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Inequality leads to disagreement, unrest

January 6, 2019

Despite a roaring economy, high asset prices and lower overall per capita crime rates, we are witnessing increasing partisan vitriol, rising ethnic scapegoating, rising hate crimes, rising mass shootings, the rise of demagoguery, the abandonment of initiatives to collectively tackle humanity’s great problems, record deaths from drug overdoses, record suicide rates, and widespread disagreement over what constitutes our facts, objective truth and cultural meanings. Imagine what things will be like during an economic downturn and/or another military intervention?

While there are many socioeconomic forces behind these phenomena, a key factor in our recent cultural upheaval has been a rise in inequality. The existing order has created a concentration of economic power in the hands of the few while simultaneously leaching real wealth from the many, public works and the social safety net.

Four key drivers of this widening domestic inequality are the decadeslong neoliberal trend of companies offshoring labor to increase profits through decreasing labor and environmental costs; the Federal Reserve system lowering of interest rates through decades of credit cycles and the corresponding raising of asset prices (which disproportionately benefits the rich); the over $1 trillion annual budget for military interventionism and the national security state; and, lastly, the continuous, accelerating disruption of both society and the labor market by technology.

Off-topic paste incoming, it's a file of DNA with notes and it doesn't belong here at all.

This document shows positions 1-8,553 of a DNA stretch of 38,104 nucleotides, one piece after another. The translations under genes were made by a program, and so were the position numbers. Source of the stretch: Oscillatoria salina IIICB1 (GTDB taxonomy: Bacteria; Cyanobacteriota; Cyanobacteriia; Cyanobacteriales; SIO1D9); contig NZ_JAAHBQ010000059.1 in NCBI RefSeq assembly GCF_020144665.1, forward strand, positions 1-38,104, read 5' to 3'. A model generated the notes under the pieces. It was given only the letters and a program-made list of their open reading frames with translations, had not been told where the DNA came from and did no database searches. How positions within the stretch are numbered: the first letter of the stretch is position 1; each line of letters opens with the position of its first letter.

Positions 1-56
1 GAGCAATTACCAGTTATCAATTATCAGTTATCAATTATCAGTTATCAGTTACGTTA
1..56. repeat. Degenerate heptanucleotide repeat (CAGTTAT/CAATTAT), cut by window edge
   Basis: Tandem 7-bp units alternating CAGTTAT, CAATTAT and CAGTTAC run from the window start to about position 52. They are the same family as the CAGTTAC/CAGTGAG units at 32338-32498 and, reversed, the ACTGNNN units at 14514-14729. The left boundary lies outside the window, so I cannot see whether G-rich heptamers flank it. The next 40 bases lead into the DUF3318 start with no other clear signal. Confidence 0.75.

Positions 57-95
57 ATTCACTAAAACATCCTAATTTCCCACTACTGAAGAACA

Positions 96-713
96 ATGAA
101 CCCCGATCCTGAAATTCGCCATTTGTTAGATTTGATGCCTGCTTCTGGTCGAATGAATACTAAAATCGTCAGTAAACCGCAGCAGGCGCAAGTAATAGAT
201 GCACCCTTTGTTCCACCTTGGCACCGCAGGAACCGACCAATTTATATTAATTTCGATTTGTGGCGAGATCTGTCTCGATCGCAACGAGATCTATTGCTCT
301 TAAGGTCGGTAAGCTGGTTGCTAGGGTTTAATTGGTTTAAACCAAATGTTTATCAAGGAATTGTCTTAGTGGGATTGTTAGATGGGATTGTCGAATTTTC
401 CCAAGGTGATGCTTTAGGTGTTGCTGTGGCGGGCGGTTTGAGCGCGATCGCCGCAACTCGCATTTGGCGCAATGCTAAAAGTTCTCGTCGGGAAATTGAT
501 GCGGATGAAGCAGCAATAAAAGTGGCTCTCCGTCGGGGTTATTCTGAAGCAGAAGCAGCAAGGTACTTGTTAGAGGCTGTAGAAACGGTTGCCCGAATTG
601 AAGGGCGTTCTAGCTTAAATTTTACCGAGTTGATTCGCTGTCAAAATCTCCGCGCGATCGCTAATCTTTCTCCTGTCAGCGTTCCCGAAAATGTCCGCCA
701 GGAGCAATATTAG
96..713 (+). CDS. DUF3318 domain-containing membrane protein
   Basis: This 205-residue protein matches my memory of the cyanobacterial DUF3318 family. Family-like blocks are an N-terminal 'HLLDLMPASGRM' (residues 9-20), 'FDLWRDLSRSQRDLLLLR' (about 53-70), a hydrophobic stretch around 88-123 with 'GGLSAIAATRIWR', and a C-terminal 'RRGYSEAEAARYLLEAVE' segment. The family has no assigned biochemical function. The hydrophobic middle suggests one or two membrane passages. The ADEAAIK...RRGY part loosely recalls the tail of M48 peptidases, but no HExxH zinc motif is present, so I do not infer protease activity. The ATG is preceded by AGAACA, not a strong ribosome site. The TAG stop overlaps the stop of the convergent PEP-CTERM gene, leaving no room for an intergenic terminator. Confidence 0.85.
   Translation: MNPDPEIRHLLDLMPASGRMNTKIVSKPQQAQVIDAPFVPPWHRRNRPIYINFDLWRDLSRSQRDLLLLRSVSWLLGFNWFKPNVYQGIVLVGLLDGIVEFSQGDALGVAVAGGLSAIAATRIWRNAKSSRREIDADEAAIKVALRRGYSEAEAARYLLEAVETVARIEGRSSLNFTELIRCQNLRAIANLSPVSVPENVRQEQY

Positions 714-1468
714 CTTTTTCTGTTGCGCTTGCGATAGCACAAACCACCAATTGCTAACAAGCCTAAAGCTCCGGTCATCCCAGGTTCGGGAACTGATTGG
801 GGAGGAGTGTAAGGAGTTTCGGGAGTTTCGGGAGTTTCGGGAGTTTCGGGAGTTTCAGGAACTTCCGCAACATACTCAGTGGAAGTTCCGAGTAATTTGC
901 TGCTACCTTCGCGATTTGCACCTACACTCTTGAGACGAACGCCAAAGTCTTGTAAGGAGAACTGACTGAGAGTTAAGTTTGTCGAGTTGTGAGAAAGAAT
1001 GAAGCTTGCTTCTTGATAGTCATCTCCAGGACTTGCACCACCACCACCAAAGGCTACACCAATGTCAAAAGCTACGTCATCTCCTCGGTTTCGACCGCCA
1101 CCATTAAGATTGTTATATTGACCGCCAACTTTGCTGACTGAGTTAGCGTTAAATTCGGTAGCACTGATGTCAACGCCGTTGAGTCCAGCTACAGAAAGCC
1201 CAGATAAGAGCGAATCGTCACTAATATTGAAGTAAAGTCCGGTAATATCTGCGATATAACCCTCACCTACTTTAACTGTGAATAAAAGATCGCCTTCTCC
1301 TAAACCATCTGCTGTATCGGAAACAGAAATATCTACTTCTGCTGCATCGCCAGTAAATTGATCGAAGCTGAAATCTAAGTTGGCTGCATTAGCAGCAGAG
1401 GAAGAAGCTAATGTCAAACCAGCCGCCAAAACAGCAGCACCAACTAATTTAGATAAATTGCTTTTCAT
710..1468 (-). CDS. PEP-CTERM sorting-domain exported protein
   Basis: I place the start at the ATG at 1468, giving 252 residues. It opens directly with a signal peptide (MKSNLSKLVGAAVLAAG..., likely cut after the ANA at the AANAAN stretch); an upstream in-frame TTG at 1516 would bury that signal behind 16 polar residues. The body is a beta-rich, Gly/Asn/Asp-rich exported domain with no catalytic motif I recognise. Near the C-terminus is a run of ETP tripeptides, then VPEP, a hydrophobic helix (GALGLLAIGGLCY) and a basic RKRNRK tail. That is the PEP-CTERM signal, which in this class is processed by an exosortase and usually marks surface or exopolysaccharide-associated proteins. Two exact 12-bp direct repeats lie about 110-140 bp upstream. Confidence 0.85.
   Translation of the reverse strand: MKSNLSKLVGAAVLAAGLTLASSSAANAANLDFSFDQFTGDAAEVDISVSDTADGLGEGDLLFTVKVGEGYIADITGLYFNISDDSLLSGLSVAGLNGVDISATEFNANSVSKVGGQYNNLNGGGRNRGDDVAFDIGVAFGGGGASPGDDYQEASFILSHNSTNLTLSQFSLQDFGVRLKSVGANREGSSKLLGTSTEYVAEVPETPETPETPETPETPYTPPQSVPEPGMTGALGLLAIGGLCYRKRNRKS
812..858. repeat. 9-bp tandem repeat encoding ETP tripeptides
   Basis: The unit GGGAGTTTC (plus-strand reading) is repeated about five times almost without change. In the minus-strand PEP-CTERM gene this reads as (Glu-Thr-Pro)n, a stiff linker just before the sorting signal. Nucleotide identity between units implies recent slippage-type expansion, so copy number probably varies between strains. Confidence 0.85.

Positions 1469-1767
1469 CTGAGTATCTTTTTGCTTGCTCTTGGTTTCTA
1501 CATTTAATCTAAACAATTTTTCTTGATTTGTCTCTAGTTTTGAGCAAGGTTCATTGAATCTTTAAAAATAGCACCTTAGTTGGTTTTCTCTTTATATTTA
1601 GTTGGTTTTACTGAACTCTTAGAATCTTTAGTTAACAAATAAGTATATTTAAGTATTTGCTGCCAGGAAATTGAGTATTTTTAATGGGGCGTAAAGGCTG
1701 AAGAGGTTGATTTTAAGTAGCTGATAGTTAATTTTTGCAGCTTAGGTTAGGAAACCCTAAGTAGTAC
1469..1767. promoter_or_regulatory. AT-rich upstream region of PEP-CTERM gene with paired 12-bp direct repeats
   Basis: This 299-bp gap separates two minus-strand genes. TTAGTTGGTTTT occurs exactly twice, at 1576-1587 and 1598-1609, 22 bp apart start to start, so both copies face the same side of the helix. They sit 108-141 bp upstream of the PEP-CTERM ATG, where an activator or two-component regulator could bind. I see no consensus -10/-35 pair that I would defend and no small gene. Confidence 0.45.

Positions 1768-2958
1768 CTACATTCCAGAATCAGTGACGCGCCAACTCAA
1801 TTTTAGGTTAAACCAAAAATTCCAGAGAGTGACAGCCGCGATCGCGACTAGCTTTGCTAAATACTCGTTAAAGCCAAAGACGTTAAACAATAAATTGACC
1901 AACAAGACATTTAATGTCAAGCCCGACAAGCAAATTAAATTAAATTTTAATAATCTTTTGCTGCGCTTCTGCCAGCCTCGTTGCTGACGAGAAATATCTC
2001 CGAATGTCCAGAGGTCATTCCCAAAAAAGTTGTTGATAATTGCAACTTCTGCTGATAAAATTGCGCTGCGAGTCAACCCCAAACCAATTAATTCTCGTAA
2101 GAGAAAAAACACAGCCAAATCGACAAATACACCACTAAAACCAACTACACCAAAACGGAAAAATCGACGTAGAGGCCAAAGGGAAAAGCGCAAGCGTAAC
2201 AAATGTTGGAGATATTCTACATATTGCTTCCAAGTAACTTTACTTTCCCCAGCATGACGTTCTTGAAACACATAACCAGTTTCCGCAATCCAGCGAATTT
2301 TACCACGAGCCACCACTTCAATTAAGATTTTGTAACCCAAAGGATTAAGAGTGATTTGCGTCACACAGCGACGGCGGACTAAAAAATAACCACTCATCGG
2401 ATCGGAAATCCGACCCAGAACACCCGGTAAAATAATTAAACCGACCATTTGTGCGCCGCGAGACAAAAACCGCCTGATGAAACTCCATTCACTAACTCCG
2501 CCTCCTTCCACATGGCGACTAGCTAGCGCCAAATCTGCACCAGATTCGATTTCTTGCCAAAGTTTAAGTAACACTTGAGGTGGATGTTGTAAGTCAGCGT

All four are structural and interrelated in our current system, regardless of which party is in power. Both major parties have presided over policies that encouraged and relied upon these drivers of inequality.

Adding to the widening inequality is the widespread existence of propaganda, influence campaigns and institutional thought control that reinforce the existing order by keeping the U.S. polity fighting itself while broadly consenting to the demands of power.

Citizens often come out of this meat-grinder cultural experience confused by the truth, distracted from fundamental issues affecting their well-being and antagonizing each other over identity politics. Against this backdrop of stagnation and misinformation, reality constantly sends dissonant information and experience contrary to some of our closely held (and scripted) beliefs. Many citizens are becoming more and more agitated by the dissonance, retreating into denial, bizarre rationalizations, self-harm and, at times, violence.

Given that the underlying drivers are structural and accelerating, this dynamic is unlikely to unwind on its own and may get markedly worse in the near future with another economic downturn and a new war. We could see more disturbing symptoms like greatly increased “blow-back” terrorism, environmental degradation and social strife.

These looming issues should make citizens, especially the wealthy, want government to immediately reduce inequality. Ben Franklin suggested that one should appeal to interests when trying to persuade.

It is in the interests of wealth-holders to stabilize U.S. society before it spins further into Orwellian dysfunction and violence. The New Deal was a rescue of market-based capitalism, not a descent into communism or totalitarianism. Ask old American capitalists like Warren Buffett and Charles Munger how they faired in the decades following the New Deal?

Today, the U.S. needs a new “New Deal” aimed at reducing inequality, strengthening the social safety net, eliminating environmental degradation and weaning the world off of fossil fuel consumption through innovation, which would eliminate America’s costly strategic imperative to constantly intervene in the Middle East.

According to recent reporting, some wealth-holders have been developing escape plans from our nation should society fall apart. This logic is flawed. Regardless of party affiliation, Americans should have all their eggs in the basket of improving American society. If America truly falls apart, you can “run to the sea, but the sea will be boiling.”

William Scoular is an investor, hiker, banjo-payer and gardener who lives in in Santa Fe.

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